Cranleigh Arts Centre
The Post (Friday 8th June). A hugely entertaining telling of the battle by The Washington Post to publish the contents of the Pentagon Papers in 1971. The editor Ben Bradlee and the owner Kay Graham, played by Tom Hanks and Meryl Streep, had to risk going to prison to tell the world how the government had misled about the Vietnam war. The leading actors do their fine impersonations of good people battling for truth. They succeed and it is enjoyable watching that world of pay phones, cigarettes, hot mettle type setting. The whistle blower Daniel Ellsberg, is not given much time to show how he suffered for years before avoiding Jail.
Darkest Hour (Saturday 23rd June). The story of how Churchill overcame his cabinet colleagues, the press and the king before he could get on with beating Hitler. The reluctance to fight was partly because of memories of WWI, partly because the Germans were regarded as too strong, but also, frankly, a hard core of sympathy with fascism. Fortunately for us all Churchill overcome the resistance and Gary Oldman convinces with the help of much body padding, as the great man who changed history. The film tends to emphasise the obvious but the story is worth telling.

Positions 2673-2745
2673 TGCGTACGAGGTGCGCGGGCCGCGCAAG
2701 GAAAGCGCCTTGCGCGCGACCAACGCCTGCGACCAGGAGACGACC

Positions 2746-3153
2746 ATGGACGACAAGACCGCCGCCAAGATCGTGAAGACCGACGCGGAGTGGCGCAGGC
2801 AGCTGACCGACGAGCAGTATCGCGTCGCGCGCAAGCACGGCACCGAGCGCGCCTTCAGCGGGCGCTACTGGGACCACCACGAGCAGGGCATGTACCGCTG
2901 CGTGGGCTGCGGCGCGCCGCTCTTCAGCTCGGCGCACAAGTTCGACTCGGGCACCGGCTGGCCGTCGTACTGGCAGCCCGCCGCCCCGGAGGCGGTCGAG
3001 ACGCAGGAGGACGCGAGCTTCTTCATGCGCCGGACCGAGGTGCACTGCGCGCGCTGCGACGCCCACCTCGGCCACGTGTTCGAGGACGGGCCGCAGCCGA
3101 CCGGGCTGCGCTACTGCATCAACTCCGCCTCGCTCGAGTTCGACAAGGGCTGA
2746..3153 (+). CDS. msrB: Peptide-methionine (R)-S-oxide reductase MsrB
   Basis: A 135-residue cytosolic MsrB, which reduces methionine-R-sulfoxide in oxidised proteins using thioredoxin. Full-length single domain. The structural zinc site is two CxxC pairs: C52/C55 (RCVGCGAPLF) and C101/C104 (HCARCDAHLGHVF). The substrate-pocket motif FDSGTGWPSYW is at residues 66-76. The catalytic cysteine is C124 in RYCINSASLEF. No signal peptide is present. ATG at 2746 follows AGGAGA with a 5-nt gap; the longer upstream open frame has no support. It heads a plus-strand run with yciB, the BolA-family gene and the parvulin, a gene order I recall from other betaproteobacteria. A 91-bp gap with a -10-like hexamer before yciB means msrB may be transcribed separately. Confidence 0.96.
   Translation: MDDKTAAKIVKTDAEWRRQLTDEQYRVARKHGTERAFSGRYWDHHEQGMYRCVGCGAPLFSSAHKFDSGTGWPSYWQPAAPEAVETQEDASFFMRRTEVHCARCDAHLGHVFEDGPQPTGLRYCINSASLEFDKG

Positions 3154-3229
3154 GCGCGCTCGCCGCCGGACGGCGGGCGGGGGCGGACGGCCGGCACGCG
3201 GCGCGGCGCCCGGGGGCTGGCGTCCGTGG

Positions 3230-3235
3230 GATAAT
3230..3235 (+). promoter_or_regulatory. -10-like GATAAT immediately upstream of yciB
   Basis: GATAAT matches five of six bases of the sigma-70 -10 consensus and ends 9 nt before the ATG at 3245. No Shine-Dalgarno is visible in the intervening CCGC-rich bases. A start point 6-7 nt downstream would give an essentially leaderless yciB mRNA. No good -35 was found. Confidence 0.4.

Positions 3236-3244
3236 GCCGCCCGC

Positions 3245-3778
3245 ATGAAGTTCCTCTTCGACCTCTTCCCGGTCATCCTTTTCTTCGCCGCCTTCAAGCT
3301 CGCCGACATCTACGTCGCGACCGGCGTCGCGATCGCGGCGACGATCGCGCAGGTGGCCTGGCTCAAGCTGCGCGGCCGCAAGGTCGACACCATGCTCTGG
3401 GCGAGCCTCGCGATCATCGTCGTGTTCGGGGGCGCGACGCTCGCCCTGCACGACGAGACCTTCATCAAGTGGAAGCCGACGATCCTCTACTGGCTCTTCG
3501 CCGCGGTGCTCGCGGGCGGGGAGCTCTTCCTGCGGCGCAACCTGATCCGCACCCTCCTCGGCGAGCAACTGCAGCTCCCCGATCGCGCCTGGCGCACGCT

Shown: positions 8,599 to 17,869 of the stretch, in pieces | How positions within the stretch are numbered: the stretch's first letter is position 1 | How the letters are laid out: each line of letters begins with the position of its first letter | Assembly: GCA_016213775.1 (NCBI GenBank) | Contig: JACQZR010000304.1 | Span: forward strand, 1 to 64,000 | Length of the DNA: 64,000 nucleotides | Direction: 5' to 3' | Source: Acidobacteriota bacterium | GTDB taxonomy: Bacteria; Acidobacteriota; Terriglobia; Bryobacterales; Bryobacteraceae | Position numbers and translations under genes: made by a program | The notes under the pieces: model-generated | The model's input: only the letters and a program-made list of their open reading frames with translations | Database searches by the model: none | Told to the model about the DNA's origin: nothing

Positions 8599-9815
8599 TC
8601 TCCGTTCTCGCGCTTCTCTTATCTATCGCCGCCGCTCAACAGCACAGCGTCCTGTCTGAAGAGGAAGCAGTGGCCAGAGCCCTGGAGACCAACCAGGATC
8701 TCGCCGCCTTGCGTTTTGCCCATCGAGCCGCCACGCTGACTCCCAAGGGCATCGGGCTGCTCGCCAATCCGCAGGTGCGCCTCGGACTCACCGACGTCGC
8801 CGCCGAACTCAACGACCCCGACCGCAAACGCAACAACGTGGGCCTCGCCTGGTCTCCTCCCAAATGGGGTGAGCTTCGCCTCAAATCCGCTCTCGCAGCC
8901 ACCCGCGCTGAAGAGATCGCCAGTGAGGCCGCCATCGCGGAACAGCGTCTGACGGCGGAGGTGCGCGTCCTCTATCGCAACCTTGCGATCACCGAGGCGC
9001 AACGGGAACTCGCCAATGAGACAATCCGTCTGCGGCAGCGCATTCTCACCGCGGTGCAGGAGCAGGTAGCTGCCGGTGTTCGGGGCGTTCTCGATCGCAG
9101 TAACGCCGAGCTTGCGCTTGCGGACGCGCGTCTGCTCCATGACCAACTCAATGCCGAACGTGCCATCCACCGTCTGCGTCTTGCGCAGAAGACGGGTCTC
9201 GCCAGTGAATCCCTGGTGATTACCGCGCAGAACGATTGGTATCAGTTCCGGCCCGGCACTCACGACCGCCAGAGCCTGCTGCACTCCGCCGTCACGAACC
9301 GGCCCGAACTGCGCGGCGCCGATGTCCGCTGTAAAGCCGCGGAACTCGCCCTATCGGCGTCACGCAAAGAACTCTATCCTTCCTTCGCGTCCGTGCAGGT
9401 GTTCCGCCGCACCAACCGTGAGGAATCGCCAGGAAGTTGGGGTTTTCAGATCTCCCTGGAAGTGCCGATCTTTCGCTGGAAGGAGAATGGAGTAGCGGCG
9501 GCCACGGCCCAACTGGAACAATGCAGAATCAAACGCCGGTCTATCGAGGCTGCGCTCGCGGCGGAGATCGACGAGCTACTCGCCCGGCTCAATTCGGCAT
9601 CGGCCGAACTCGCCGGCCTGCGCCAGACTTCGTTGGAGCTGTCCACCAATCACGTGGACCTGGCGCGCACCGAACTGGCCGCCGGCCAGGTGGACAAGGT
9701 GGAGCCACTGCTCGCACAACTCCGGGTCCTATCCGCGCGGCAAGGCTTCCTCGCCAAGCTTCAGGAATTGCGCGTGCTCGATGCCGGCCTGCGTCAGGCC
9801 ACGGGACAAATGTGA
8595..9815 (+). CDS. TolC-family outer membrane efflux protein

Shere Village Cinema
Three Billboards Outside Ebbing Missouri (Thursday 7th June). Directed by Martin McDonaugh this film swept the board at the Oscars and entertains in the best black comedy tradition. What it tells us about our world today is up to you to work out. The confrontation between a tough but dangerous mother and the useless law enforcement in this Middle West area is a terrific battle. She wants justice for her daughter who was raped and murdered. The bigoted, racist, lazy police just want to do nothing. Frances McDormand deserved her Oscar. This may be an effort to show how ignorant rednecks can hinder justice or it may just be a satire for our times. On June 17 Shere Village Cinema is showing The Post.
Cranleigh Film Club
The Salesman (June 28th at 7.30pm). The Oscar winning movie from the Iranian director, Asghar Farhadi, repeats his great success with A Separation. The ironic contrasting of the lives of two actors playing in Death of a Salesman, and the dramatic developments in their own relationship when the wife is molested in her own home., shows Farhdi’s ability to tell an adult story with excellent pacing of the narrative. A wonderful film to end the season with on the same night as the AGM.
All the information about the venues and arrangements for the above films can be found on the websites of Cranleigh Film Club, Cranleigh Arts Centre and Shere Village Cinema.